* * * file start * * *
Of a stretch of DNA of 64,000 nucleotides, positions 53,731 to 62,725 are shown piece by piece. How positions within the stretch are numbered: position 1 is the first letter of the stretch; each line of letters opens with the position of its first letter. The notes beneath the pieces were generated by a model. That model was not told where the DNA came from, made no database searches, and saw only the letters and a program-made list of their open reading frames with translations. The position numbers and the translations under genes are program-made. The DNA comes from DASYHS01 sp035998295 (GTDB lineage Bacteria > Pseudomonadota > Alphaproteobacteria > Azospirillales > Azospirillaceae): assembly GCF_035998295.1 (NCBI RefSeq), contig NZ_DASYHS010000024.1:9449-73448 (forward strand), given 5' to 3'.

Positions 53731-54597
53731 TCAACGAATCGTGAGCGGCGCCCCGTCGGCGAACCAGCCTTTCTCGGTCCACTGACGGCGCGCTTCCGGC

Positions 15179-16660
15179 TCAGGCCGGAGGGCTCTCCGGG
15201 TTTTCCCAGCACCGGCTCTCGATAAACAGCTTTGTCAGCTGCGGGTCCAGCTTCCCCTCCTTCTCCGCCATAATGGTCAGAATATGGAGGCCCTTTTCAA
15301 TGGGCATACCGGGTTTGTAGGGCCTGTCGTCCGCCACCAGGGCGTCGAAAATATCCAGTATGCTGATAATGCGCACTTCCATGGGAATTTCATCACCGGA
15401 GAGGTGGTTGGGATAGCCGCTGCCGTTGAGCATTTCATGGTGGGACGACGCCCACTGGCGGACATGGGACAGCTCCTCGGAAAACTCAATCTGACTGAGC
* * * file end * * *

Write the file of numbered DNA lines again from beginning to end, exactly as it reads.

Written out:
Of a stretch of DNA of 64,000 nucleotides, positions 53,731 to 62,725 are shown piece by piece. How positions within the stretch are numbered: position 1 is the first letter of the stretch; each line of letters opens with the position of its first letter. The notes beneath the pieces were generated by a model. That model was not told where the DNA came from, made no database searches, and saw only the letters and a program-made list of their open reading frames with translations. The position numbers and the translations under genes are program-made. The DNA comes from DASYHS01 sp035998295 (GTDB lineage Bacteria > Pseudomonadota > Alphaproteobacteria > Azospirillales > Azospirillaceae): assembly GCF_035998295.1 (NCBI RefSeq), contig NZ_DASYHS010000024.1:9449-73448 (forward strand), given 5' to 3'.

Positions 53731-54597
53731 TCAACGAATCGTGAGCGGCGCCCCGTCGGCGAACCAGCCTTTCTCGGTCCACTGACGGCGCGCTTCCGGC

Positions 15179-16660
15179 TCAGGCCGGAGGGCTCTCCGGG
15201 TTTTCCCAGCACCGGCTCTCGATAAACAGCTTTGTCAGCTGCGGGTCCAGCTTCCCCTCCTTCTCCGCCATAATGGTCAGAATATGGAGGCCCTTTTCAA
15301 TGGGCATACCGGGTTTGTAGGGCCTGTCGTCCGCCACCAGGGCGTCGAAAATATCCAGTATGCTGATAATGCGCACTTCCATGGGAATTTCATCACCGGA
15401 GAGGTGGTTGGGATAGCCGCTGCCGTTGAGCATTTCATGGTGGGACGACGCCCACTGGCGGACATGGGACAGCTCCTCGGAAAACTCAATCTGACTGAGC